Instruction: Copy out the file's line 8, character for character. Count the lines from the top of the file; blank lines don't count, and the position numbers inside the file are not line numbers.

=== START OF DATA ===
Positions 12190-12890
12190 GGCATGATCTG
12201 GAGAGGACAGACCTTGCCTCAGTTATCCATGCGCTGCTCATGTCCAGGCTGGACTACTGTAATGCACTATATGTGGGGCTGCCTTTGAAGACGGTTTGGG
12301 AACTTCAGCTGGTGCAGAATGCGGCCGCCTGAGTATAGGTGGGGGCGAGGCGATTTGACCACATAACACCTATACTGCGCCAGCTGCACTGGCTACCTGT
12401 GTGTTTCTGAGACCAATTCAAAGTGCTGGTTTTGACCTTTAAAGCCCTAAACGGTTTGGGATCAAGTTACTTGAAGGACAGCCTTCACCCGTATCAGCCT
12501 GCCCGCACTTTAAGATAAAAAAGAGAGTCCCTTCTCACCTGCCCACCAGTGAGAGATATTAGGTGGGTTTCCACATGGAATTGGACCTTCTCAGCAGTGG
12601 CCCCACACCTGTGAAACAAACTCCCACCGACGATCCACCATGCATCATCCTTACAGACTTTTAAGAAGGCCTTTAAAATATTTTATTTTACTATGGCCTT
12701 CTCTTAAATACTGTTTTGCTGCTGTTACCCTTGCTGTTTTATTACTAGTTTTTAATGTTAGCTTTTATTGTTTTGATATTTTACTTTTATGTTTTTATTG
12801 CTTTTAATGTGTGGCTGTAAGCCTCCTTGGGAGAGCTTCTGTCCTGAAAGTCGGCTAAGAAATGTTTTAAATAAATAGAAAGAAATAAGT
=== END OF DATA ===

12701 CTCTTAAATACTGTTTTGCTGCTGTTACCCTTGCTGTTTTATTACTAGTTTTTAATGTTAGCTTTTATTGTTTTGATATTTTACTTTTATGTTTTTATTG